how to work with unfriendly coworkers

My hands froze over the computer keys as a voice behind me spoke condescendingly.

“No, Joan, not that way.”

I was huddled at my desk, working on something I’d done countless times before, and once again, a certain coworker - who was in a completely different position - was peering over my shoulder and giving me instructions.

“I would name those differently,” she explained, shaking her head and pointing at my screen. She picked up her box of files and walked away.

I was in my third job, young, shy, and already feeling insecure about my place in this particular company. And since my first day, one of my coworkers seemed especially unhappy about me being there. She usually greeted me by raising her eyebrows and keeping her mouth in a straight line, and even though we worked right next to each other most days, she only spoke to me when she wanted to give me “constructive” criticism.

It takes six things:

It takes six things:

After all these years, I started thinking about her again, because I was asked a question about how to deal with an unfriendly coworker. Here’s what I think it takes, and these things are what I wish I’d known back then:


We really don’t know why people are the way they are. Who knows what your coworkers deal with when they aren’t at work, or what they’ve dealt with in the past, or what other people have made them believe about themselves, or what they’ve been made to believe about other peoples’ motives. We just don’t know.

So before everything else, have compassion for them, and have it in your mind that this person who is being so unfriendly is someone who is going through a hard time.


It’s that you’re using this job to achieve your biggest personal goals, and your connections at work are a very valuable part of that process. You’ll have to constantly remind yourself of that, because there will be days when the thought of seeing your coworker’s face will make you want to call in with food poisoning.


Because an unfriendly coworker could make you question yourself, and it would be easy to take that person’s behavior personally. You want to have confidence at work anyway, but you’ll need it even more abundantly in this case.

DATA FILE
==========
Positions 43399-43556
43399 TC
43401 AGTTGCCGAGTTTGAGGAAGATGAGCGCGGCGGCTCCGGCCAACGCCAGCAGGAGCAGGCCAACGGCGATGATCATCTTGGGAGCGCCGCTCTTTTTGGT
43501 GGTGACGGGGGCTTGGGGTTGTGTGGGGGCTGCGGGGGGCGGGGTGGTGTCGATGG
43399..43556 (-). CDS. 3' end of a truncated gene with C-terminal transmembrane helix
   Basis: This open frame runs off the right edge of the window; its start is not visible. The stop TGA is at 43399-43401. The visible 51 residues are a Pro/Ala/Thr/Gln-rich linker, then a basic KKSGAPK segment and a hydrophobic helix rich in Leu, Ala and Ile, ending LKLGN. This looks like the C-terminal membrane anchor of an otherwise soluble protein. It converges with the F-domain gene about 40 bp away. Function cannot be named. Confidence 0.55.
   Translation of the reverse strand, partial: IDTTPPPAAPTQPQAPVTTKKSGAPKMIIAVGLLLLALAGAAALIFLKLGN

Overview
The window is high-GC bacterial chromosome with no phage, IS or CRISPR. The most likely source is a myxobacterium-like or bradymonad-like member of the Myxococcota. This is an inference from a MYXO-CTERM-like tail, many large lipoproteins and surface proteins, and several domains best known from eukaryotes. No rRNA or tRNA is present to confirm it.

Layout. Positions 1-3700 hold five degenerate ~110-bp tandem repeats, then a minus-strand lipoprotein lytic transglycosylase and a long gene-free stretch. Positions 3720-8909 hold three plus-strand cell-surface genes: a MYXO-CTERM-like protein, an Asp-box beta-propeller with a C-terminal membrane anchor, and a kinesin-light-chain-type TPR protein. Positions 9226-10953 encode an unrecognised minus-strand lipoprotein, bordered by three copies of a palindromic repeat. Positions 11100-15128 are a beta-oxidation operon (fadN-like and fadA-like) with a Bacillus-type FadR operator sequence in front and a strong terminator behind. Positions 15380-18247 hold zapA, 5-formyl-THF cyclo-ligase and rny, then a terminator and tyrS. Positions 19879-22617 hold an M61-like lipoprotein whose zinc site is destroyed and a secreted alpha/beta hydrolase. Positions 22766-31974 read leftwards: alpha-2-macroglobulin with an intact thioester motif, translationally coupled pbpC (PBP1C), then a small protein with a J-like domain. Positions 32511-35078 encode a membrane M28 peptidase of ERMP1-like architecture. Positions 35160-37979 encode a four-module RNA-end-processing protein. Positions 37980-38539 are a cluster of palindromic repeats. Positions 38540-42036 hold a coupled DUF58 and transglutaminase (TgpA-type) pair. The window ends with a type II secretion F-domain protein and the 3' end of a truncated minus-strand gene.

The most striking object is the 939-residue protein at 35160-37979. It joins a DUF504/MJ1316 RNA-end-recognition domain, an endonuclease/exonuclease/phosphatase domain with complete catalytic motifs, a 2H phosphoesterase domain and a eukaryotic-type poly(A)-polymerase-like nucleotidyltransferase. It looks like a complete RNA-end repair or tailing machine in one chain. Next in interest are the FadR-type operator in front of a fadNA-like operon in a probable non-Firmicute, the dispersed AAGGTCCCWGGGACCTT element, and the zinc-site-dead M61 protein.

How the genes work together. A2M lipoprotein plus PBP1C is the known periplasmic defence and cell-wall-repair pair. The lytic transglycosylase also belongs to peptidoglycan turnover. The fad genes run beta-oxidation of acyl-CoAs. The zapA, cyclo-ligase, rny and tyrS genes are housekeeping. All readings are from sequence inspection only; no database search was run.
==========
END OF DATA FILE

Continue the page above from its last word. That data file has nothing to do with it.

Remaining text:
Your coworker will tempt you to throw this off, but if you do you’ll miss out on this fantastic opportunity to develop priceless skills and attributes at work. And being able to stay in control of yourself and be at your best during this challenge will be so satisfying!


This will make you feel so much better. You’ll be doing something kind for your coworker, and it will be so fulfilling for you. Every time you go to work, have a secret mission to give friendliness this coworker. You want to make sure you do this in a respectful way, so don’t be pushy, or obvious, or try to force him/her into conversations. You don’t want to make your coworker uncomfortable, so do this with consideration, and good judgement, and lots of respect. But give friendliness, and just wait till you see how much better you feel!


Right now you’re getting such great practice to develop a very useful and valuable skill: working with difficult people. Say a silent “thank you” to this coworker for the opportunity, and take advantage of it!

That was just a summary, but if you’d like to get the details - and hear about how one of these helped me in a later experience with another coworker - here’s a video where I break it all down:

*And I said this in the video, but just in case you don’t see it, I feel like I have to make this disclaimer:

This whole thing is about the coworkers who are generally well-meaning people, but something has caused them to be abrasive/condescending/critical/irritable/insensitive/gruff… Unfriendly.

This is NOT about abusive behaviors. Bullying, harassment, or discrimination of any kind are way beyond the realm of unfriendly, they are NOT okay, and they are NOT what I’m talking about here.